In addition to your supervisor’s support, CCNYPA’s staff are a helpful resource as well. When in doubt, I know I can email one of my VISTA leaders and receive a speedy reply with tons of helpful information. This support system shines through the variety of programming incorporated into the service year. The most notable are the service retreats. During three separate occasions throughout the year, all CCNYPA*VISTAs will come together and have a three-day, two-night retreat. During this time, we reflect on our work, participate in a variety of workshops, and enjoy each other’s company. These are nice moments where we get to step away from the office and catch up with the members of our cohort.
2. The Opportunity to Explore Your Options.
Still not sure of exactly what you want to do in life? Then VISTA is a great option for you. While getting that hands-on, real world professional experience, you also get to dabble in this realm of work (higher education, non-profit, marketing, recruitment, volunteerism, etc.) and see if this is something you would like to pursue. And if not, no big deal, because you still received some great work-life experience.
3. Working with Students at Your University.
One of the biggest factors that pushed me towards this VISTA role was the opportunity of working with college students. Being that I was one of them just a few months ago, I knew that I would be able to relate to them. I was very involved during my time as an undergrad. Through my project, I am seeing the leadership roles that I held during my four years really shine through during the collaboration efforts I’ve had with students. After being on a campus for so long, student life is something I know very well. Thus, I knew that I could utilize some of my best skills through a campus-oriented position with AmeriCorps.
The VISTA program has a variety of different benefits that I was unaware of prior to applying. Beyond the living stipend, VISTAs are provided a health allowance, loan deferment, personal/medical days, and, my favorite benefit, the end-of-service award. This is either through a cash stipend of $1,800*, or an education award (which you can put towards your loans or future education) for $6,095*. You can choose which award you would like. *Amounts for the 2018-2019 year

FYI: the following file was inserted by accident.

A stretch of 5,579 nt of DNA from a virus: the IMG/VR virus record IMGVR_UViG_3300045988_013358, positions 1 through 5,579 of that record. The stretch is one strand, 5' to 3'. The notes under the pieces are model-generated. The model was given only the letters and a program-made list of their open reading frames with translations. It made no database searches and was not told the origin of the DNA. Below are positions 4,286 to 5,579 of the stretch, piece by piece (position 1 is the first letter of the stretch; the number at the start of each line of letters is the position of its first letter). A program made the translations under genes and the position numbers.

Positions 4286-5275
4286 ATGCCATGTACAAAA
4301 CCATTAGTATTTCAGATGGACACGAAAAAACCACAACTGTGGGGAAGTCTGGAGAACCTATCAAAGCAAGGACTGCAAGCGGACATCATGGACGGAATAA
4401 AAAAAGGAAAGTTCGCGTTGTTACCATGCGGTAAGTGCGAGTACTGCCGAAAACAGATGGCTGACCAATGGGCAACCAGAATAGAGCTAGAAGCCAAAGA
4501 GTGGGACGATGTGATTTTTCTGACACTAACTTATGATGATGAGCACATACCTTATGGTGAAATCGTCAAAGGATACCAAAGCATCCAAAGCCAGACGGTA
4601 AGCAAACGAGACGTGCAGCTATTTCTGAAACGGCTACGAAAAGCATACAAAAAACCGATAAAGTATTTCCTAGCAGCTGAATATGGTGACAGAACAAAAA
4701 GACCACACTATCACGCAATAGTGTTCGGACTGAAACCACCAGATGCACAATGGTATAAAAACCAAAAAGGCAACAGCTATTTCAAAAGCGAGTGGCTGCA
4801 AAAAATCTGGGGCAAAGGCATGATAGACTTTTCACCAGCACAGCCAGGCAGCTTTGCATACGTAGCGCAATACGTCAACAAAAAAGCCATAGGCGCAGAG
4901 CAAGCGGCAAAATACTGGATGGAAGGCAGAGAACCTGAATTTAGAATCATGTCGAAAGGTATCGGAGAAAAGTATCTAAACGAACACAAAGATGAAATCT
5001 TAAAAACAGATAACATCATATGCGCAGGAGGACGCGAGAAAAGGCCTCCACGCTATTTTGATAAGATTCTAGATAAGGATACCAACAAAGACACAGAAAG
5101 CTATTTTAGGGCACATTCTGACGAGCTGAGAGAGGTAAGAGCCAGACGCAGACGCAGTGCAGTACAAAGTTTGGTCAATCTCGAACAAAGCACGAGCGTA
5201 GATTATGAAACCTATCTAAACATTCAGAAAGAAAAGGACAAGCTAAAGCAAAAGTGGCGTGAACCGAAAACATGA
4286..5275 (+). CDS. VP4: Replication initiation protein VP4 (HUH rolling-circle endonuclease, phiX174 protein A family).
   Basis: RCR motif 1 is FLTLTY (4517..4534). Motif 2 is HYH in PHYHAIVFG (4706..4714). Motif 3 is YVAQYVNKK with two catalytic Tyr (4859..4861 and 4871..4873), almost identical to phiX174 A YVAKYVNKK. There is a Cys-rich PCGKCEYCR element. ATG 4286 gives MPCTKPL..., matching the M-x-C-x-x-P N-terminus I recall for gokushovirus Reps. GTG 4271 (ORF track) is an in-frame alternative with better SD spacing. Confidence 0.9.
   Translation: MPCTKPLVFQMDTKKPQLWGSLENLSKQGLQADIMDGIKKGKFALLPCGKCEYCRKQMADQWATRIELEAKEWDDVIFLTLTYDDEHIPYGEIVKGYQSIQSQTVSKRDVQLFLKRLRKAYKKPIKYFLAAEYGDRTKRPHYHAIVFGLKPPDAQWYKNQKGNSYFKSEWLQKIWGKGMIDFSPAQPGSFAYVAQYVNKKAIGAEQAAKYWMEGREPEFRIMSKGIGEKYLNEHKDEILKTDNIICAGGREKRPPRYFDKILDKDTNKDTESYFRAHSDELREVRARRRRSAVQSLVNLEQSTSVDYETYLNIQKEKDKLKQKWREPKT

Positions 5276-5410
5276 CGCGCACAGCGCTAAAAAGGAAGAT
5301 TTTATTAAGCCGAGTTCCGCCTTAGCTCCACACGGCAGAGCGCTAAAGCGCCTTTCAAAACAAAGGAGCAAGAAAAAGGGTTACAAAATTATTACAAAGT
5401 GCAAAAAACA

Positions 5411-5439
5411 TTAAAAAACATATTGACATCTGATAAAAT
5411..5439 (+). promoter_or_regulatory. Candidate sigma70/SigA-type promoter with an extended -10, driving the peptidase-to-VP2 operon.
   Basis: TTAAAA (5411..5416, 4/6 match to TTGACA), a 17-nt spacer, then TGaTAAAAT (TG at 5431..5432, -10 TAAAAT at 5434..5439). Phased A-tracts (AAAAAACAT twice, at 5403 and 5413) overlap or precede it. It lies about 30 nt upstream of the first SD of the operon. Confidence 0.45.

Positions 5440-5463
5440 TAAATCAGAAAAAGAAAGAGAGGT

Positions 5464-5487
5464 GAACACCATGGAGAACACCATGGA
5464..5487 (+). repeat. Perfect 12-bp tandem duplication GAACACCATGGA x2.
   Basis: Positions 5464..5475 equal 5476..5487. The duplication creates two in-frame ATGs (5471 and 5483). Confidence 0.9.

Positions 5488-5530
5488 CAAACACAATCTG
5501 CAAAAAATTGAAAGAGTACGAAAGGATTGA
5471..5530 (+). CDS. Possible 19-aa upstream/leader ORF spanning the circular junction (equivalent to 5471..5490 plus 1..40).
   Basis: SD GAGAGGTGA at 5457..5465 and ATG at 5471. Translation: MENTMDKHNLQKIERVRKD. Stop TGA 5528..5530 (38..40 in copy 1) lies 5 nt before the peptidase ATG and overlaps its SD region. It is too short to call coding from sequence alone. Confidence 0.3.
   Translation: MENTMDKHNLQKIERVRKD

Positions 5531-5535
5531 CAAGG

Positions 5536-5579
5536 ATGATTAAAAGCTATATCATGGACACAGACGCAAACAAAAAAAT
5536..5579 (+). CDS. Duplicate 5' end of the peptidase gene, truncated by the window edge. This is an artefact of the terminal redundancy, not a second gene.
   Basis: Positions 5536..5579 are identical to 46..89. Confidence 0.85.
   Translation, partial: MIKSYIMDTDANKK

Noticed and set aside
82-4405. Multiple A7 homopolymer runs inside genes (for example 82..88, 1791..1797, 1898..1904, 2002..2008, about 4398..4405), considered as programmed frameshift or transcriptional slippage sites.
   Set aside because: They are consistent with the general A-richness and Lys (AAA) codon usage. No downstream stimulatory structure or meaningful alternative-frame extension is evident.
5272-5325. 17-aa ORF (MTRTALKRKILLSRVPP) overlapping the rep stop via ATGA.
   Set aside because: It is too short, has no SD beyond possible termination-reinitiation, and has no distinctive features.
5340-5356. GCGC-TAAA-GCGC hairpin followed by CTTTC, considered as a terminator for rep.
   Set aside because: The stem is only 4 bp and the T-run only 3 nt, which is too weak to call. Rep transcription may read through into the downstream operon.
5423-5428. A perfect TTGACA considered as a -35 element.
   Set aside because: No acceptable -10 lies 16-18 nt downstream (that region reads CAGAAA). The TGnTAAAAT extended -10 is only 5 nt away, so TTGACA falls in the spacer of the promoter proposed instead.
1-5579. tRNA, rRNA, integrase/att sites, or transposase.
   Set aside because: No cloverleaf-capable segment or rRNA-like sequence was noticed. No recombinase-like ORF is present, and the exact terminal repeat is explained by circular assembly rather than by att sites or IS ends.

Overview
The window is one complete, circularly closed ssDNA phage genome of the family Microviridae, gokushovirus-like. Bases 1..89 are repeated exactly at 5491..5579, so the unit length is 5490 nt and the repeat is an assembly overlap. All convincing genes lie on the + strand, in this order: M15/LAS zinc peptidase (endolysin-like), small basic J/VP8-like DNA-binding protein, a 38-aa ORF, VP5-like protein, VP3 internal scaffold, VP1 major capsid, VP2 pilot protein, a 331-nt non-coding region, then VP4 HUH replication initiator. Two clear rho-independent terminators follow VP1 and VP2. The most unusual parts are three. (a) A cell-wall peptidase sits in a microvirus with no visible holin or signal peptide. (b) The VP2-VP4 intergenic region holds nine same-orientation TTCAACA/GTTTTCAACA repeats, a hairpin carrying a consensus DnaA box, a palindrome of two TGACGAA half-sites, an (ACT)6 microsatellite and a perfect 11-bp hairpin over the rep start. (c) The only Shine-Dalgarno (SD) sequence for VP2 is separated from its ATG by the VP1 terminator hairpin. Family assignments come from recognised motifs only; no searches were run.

In addition to these, your on-campus host sites may offer other benefits! For example, Drexel covers the cost of my travel. Therefore, they pay for me to get a trail pass each month and parking my car in my train lot! Trail passes are a piece of gold in Philadelphia-- I have access to virtually everywhere in the city, as well as some parts of New Jersey. I regularly use my pass for non-work related endeavors. Other programs offer housing, access to the campus’ gym, on-campus meal plans, etc. All schools are different with which types of benefits they offer, so make sure to ask when applying!
5. The Service Focus!
If you have any sort of passion for service and giving back to your community, look no farther. Through your service year, you will help sustain programs while simultaneously building lasting capacity. Your project won’t feel like work, it will feel like you’re making a difference, which is the best reward of all.
Have questions about the VISTA program? Reach out to myself or anyone else in my cohort, and we would be happy to discuss!
By Joseph LaPlante, CCNYPA*VISTA serving at Cornell Cooperative Extension of Jefferson County
From November 7th through the 9th, VISTA's from the CCNYPA*VISTA cohort got together for a retreat at Trout Lake. We covered plenty of topics throughout our retreat that are important to VISTAs ranging from knowing the propsectives of people in need, self-care, communicating with your supervisor, and finding your character strengths.
Discussing self-care was an important topic for me. Living in poverty hasn't been easy. Having to carefully budget money, I realized that lifestyle of being in poverty can be tough, especially when it comes to eating habits and how it impacts your social life. However, while I deal with poverty issues, I realize why I am serving as a VISTA. There are people who have been consistently in poverty, for quite some time. I am affiliated with a food hub project for my region in order to create a sustainable local food economy and help alliviate poverty with farmers in the area. I knew that this was an issue that needed to be dealt with before I joined VISTA, since I have family members who have recently lost their farms. I also learned that farmers have the highest rate of suicide in the United States. Learning about self-care not only helps myself, but also enables me to realize the ones I am helping are also dealing with this issue and that they may need help with self-care as well.
On a lighter note, Linda, a career coach, came to our retreat to talk about finding our character strengths. At first, I was excited about the career coach speaking to us becuase I have been wondering what is next for me after my year of service. Not only that, she helped put perspective on my strengths and how I can correspond this to my future career, and also how I can use these strengths to help contribute to the goals of my project.